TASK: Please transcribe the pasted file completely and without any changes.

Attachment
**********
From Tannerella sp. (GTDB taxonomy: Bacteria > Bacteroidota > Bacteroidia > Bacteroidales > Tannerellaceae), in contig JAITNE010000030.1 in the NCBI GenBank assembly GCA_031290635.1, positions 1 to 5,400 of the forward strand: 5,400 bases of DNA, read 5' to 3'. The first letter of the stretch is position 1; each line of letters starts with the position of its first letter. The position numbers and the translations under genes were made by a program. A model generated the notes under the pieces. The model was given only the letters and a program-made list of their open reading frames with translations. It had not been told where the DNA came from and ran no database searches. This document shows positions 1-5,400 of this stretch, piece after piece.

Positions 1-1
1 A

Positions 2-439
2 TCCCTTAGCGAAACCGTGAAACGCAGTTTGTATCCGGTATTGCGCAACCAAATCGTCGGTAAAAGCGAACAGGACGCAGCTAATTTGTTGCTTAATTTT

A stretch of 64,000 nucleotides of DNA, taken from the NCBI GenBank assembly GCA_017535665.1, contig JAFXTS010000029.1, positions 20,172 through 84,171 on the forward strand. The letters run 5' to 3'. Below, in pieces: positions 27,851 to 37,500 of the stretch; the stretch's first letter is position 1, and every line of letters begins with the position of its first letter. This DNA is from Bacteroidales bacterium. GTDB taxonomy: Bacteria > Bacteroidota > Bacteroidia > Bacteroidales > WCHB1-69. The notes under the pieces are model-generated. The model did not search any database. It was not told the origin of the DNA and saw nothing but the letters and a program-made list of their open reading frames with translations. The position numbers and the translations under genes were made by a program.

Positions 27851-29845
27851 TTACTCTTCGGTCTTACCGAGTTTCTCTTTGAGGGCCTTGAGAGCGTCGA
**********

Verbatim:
From Tannerella sp. (GTDB taxonomy: Bacteria > Bacteroidota > Bacteroidia > Bacteroidales > Tannerellaceae), in contig JAITNE010000030.1 in the NCBI GenBank assembly GCA_031290635.1, positions 1 to 5,400 of the forward strand: 5,400 bases of DNA, read 5' to 3'. The first letter of the stretch is position 1; each line of letters starts with the position of its first letter. The position numbers and the translations under genes were made by a program. A model generated the notes under the pieces. The model was given only the letters and a program-made list of their open reading frames with translations. It had not been told where the DNA came from and ran no database searches. This document shows positions 1-5,400 of this stretch, piece after piece.

Positions 1-1
1 A

Positions 2-439
2 TCCCTTAGCGAAACCGTGAAACGCAGTTTGTATCCGGTATTGCGCAACCAAATCGTCGGTAAAAGCGAACAGGACGCAGCTAATTTGTTGCTTAATTTT

A stretch of 64,000 nucleotides of DNA, taken from the NCBI GenBank assembly GCA_017535665.1, contig JAFXTS010000029.1, positions 20,172 through 84,171 on the forward strand. The letters run 5' to 3'. Below, in pieces: positions 27,851 to 37,500 of the stretch; the stretch's first letter is position 1, and every line of letters begins with the position of its first letter. This DNA is from Bacteroidales bacterium. GTDB taxonomy: Bacteria > Bacteroidota > Bacteroidia > Bacteroidales > WCHB1-69. The notes under the pieces are model-generated. The model did not search any database. It was not told the origin of the DNA and saw nothing but the letters and a program-made list of their open reading frames with translations. The position numbers and the translations under genes were made by a program.

Positions 27851-29845
27851 TTACTCTTCGGTCTTACCGAGTTTCTCTTTGAGGGCCTTGAGAGCGTCGA